It’s a holiday weekend and I spent a bit of time on Facebook this morning. Reading about the plight of immigrant families being separated at the U.S. border and all the other unfortunate developments arising in so many different ways, I found myself again wondering how to cultivate hope and hold a sense that things can be better. Then I remembered a documentary I recently watched that ended up giving me some unanticipated optimism. It’s a talk given by Jeremy Rifkin, an economic and social theorist. It’s called “The Third Industrial Revolution” and, even though it begins with examples of our dire environmental crisis, it ends on hopeful notes of what is emerging already within the awareness of millennials around the world. Even with all the challenges and misuses, the Internet has created a more directly connected experience amongst young people in many countries and that is already creating change in how they think about and treat one another.
For this week’s practice in conscious living, I invite you to watch the documentary and notice what it touches in you. Your experience may be different from my own, and it may not bring a hopeful sense to you. Whatever arises when you have watched it all the way through, notice what it may prompt you to do. We are all in this together and our individual and collective actions matter. For me, having a sense of possibility, a sense that there may be solutions to what we see happening in the world today, is a great gift. I hope it is for you, too. Here’s the link to the documentary: Read More “715th Week: Cultivating Hope”
One of the things that has always made sense to me is an awareness that, at the core of us, we are whole. We may not feel all the aspects of ourselves at any given moment but, just as a kaleidoscope doesn’t reveal all the pieces of glass in any one design it creates, all the pieces are still there, even when they aren’t visible. Read More “Week 648:Finding Your Inherent Steadiness”
Walking through Central Park one morning, the sound of the birds, the slow but steady haze of green emerging on the trees, the emerging daffodils and other spring flowers all offered gifts that are part of the park’s waking up to a new season. As I walked, I took in the sounds, smells, and visual delight of this emerging season and the experience got me to thinking about the process of receiving.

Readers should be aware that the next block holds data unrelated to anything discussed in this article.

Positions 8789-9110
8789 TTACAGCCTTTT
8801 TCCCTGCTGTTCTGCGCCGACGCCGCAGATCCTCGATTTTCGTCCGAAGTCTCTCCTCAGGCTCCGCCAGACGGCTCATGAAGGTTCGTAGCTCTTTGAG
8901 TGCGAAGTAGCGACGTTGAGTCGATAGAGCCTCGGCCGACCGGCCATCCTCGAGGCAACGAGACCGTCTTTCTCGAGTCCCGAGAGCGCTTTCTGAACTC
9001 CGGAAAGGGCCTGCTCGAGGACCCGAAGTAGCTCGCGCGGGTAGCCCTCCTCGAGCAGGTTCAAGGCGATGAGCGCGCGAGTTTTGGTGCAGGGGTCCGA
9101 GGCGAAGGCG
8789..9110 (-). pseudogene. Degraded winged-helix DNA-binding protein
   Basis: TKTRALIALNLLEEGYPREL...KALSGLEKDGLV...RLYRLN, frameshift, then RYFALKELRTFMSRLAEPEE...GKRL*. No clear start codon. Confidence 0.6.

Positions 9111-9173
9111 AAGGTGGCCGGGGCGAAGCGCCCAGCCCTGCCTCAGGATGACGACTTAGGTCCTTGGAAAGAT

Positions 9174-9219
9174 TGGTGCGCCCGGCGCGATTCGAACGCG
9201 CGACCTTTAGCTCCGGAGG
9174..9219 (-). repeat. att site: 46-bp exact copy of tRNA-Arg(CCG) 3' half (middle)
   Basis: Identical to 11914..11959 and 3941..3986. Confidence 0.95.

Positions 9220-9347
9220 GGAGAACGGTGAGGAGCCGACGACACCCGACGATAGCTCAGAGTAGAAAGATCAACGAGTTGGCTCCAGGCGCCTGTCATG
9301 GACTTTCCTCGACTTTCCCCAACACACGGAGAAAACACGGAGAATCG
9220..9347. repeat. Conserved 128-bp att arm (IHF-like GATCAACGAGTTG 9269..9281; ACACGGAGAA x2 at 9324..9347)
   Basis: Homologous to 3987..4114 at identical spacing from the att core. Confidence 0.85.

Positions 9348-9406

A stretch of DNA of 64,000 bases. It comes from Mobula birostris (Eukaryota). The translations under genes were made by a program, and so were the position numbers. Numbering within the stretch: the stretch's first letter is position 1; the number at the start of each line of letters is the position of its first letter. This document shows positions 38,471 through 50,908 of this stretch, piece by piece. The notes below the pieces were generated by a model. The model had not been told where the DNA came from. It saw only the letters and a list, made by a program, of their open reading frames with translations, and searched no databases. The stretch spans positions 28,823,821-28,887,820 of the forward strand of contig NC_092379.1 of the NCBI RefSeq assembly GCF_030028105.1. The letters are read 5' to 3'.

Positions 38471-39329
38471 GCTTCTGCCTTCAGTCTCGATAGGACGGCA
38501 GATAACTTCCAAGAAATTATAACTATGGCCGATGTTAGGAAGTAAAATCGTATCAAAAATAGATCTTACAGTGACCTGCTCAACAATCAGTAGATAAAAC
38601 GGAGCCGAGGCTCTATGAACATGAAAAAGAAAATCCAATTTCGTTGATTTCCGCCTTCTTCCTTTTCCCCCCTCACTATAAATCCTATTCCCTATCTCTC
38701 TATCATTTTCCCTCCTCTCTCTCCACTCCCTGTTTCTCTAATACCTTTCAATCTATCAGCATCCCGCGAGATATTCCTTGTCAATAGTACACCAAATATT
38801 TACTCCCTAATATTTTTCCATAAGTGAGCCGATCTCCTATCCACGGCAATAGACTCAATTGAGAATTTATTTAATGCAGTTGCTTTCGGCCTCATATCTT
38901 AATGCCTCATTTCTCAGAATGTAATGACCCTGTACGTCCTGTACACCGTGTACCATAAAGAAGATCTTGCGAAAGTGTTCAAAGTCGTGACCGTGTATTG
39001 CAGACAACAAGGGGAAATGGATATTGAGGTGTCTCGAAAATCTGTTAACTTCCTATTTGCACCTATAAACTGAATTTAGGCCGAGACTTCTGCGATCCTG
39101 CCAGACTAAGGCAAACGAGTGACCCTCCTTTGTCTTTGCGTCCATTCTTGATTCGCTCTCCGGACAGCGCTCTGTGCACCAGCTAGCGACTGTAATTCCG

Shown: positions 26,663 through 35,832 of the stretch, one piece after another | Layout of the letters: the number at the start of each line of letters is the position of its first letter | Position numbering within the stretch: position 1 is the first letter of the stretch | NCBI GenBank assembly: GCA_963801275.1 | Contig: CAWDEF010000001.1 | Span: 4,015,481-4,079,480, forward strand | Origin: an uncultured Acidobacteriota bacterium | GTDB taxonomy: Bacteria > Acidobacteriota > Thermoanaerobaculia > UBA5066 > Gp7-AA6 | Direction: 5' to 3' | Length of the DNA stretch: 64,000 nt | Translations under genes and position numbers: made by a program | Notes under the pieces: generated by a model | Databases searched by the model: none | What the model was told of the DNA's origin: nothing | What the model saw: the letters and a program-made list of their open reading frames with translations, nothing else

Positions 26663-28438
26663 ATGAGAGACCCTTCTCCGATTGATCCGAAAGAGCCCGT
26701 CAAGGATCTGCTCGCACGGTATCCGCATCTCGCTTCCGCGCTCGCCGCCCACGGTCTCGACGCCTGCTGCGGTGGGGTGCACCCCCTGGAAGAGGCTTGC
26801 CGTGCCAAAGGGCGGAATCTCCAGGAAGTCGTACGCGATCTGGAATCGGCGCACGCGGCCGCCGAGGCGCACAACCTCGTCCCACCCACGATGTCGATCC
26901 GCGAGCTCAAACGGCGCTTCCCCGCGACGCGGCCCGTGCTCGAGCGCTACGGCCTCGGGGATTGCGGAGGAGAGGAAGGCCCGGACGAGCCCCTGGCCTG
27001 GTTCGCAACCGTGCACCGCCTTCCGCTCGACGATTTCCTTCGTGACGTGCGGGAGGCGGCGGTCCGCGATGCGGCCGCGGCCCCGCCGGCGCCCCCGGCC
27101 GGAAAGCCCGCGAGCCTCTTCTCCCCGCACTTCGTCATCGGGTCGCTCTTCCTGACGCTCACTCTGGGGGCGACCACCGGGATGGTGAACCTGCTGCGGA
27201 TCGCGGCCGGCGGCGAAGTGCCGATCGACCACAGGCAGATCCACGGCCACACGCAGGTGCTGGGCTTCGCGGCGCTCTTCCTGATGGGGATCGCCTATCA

Receiving is an active, reciprocal process. It acknowledges that something has been given and recognizes that the act of receiving can be an expression of generosity that can enhance this experience. I often invite people to notice their style of receiving. For example, when they sit down on a chair and receive the support available, do they actively take in the support that is present? Do they engage the reciprocal process of receiving what is offered with awareness? This may apply to any kind of receiving: support, friendship, kindness, much-needed food, clothing, or shelter, a smile—whatever is offered. How would you answer these questions? Read More “711th Week: Receiving Generously”
Early this morning, before the world was really up and going, I awakened to hear fire engine sirens going down Second Avenue here in New York City. As I listened, I found myself filled with gratitude for all the people who have worked to take care of the rest of us during this time of the pandemic. I thought about the firefighters on the trucks I heard outside my window. I thought of the people who collect garbage, all the workers in my apartment building who have traveled back and forth from home to work throughout the pandemic. I thought of police officers (those who serve with care), grocery workers, street cleaners, the amazing health-care workers who have given their all during this time, those people working to offer vaccines to the rest of us—the list goes on and on and on.
Without all these people, life in the city—pretty much life anywhere—would not be possible and I am filled with gratitude overflowing for their service to the rest of us. I have been safe in my apartment, working on zoom throughout the past year, and because of countless people, most of whom I will never meet, I’ve been able to have food, electricity, water, medical care if needed.
For this week’s practice, I invite you to pay even more attention to expressions of gratitude than you may already be doing. These expressions needn’t be out loud. The important thing is that the contributions of so many people can live in your heart and generate the internal experience of gratitude. That said, I have a tendency to thank people as I see them, which includes those I mentioned above, as well as the people who take care of Central Park so the rest of us can enjoy some time there.Read More “828th Week: Gratitude, Gratitude, Gratitude”
During the process of putting together my breakfast smoothie for tomorrow morning this evening, I suddenly noticed that I had the face of a cat in my face, paws of more than one cat all over the kitchen counters. I’m pretty strict about cats not being involved directly in my food preparation, but the person who stays with them when I’m out of town clearly has different rules than I do.
What struck me this evening was the depth of humor I inevitably touch into when the cats (I live with three of them) show up when I don’t expect them. The minute I realized that I had a cat’s head and paws in my immediate awareness, I noticed that I was spontaneously laughing and snuggling fur.
This got me to thinking about the benefits of cultivating a sense of humor over life’s inevitable glitches and moments of non-traumatic surprise. So many moments in any given day don’t go how we expect or want them to go. That doesn’t mean, though, that they can’t be moments of delight or fun.Read More “766th Week: Cultivating a Sense of Humor”